Everyone has their own reason(s) for hiking; exercise, solitude and scenic views are just some.For many people photography also forms a key part of getting out bush. Sometimes this will be the main reason with the focus being to take photos of wildlife and sunrises. At other times it may be a minor reason with the odd photo being taken as a means of remembering the trip but for many its the lure of social media. In this episode we look at the negative impacts of social media and discuss ways in which we can minimise this.
When we are hiking, particularly in remote areas the availability of water becomes a more complex issue. In this episode we discuss hydration as hikers and then look at sourcing water when we are out hiking.
In November of 2020 Tim commenced his journey on the 260 km Great North Walk which runs between the Australian east coast cities of Newcastle and Sydney. This journey ended up being a very short walk as he pulled the pin on this hike just prior to lunch on day 2 for reasons he discusses in this podcast episode. In this episode we provide an introduction to this trail, bring you recordings made on 1.5 days on the trail before discussing reasons for halting this hike.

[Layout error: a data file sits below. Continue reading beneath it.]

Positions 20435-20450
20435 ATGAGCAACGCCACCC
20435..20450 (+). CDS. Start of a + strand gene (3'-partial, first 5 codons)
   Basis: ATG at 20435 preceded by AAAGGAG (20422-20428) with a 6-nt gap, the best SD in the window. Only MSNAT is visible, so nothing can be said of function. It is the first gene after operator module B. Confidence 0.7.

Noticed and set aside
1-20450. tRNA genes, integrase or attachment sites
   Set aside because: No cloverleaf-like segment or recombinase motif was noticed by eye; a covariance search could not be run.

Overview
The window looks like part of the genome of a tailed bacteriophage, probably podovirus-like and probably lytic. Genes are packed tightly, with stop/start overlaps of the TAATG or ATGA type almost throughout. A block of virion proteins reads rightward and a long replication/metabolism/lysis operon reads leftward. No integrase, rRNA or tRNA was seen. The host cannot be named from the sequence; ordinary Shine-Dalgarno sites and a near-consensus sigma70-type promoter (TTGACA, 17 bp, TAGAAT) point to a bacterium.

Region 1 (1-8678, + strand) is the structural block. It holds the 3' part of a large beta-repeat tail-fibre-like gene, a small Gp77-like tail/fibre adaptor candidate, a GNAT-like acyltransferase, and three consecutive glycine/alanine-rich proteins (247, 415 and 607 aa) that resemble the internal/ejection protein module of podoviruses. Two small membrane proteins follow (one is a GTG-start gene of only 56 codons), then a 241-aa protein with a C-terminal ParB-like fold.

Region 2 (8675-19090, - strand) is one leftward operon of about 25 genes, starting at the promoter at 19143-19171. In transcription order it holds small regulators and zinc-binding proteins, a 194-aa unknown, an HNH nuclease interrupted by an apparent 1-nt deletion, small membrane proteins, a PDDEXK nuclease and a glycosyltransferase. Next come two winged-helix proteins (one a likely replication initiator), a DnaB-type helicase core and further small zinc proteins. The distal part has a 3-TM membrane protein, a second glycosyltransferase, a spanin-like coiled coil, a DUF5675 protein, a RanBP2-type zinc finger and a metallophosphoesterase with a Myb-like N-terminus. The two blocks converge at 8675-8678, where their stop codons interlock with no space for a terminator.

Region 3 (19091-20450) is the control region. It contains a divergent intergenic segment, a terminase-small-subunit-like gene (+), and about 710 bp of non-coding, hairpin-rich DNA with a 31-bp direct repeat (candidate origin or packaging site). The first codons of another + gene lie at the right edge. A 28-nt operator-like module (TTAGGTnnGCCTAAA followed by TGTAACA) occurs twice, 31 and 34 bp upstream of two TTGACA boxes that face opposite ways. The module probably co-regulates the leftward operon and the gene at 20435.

On 11 November 2020 Australian Hiker celebrated its fourth birthday on what has been a difficult year. In this episode we reflect on our past year, a difficult one, and where we are heading into the future.
It’s that time of the year again when you start to consider gifts for the special hiker in your life. In this article we focus on the best and brightest products including those released over the past year. To get the most from this podcast go to https://australianhiker.com.au/advice/christmas-gift-ideas-for-hikers/ to see images and the links to the full reviews on the product that we have discussed.